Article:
Both Lulu Meets God and Spending have a first person narration provided by a woman artist. Both of these artists are figurative painters and maybe even a little defensive about it. Characters abound (in especially Lulu) who are snobs about installation or performance or conceptual work and turn their noses up at painting. Especially figurative painting.
I can't help but notice, though, that figurative painting is very successful in these stories, sort of a "gotcha" moment...
And the road to masterpieces is slowly, finely detailed - the moments of observation, the translation, the pensive brush to the canvas, the method of a recording not photographic.
I did not think about it one way or another when I read Spending – Mary Gordon did a spectacular job of plugging into the artist’s mindset, especially the act of observation and drawing. But after reading another novel in which the artist draws representationally, I am wondering if indeed the road to abstraction (or collage, performance, video, installation, maybe anything else) is a difficult for the non-artist to bridge, to write about.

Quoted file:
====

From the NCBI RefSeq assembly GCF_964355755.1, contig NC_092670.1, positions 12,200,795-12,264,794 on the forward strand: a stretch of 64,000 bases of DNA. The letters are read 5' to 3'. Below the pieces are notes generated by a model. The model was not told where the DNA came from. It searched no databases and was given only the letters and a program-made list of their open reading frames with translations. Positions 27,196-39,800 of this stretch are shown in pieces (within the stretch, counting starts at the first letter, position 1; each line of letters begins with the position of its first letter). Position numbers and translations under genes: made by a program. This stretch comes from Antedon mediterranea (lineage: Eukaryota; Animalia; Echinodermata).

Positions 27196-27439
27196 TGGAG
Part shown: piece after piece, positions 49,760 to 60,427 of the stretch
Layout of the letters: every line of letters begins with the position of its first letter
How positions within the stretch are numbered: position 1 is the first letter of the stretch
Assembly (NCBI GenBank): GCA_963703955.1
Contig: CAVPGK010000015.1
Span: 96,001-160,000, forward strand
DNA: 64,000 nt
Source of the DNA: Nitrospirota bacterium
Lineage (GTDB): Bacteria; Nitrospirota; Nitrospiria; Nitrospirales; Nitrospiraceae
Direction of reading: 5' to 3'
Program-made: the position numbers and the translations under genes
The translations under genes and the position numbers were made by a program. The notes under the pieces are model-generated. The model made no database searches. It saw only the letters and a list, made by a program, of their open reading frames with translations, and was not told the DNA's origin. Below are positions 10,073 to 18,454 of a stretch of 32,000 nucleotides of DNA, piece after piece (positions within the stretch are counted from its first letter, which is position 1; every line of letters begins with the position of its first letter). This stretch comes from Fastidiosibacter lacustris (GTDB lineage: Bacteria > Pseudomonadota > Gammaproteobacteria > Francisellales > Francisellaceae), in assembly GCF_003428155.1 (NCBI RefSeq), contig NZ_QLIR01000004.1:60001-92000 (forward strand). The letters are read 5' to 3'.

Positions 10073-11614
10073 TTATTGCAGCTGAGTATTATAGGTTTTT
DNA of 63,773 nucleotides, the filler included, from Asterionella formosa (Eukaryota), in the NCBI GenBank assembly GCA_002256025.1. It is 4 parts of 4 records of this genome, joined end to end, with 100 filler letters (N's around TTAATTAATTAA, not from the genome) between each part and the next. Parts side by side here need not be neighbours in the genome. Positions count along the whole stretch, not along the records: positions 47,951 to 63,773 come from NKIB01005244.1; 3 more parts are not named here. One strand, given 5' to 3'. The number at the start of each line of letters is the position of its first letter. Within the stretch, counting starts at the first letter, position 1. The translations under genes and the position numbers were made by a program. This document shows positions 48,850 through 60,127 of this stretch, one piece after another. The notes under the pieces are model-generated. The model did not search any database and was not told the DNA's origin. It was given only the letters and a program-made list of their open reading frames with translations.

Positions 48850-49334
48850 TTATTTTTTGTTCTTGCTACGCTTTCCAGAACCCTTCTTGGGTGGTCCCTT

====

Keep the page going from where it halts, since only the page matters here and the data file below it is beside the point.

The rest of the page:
Any of these practices can be every bit the intense spiritual journey that figurative painting can be.
….I thought I was going to write about everyday ongoing struggles of feeling dissed, the gallery system, ceaseless distracting love affairs, yadda yadda yadda….
That's all there, but I also ended up writing a lot about art, about big shows and small, private works, and more than anything, the spiritual embrace necessary for at least this protagonist to cross over into a body of work which will matter.
I wonder if it is easier for the regular reader (whoever that is) to read about figurative art, to “get it” - ? Is it too big a leap to carry them to other mediums, other styles, and still maintain the vision? The translation is just easier. Perhaps the tone is too serious here, but writing a cynical work which makes fun of everything or is just lightly bitchy is not interesting to me. They are boring to read too.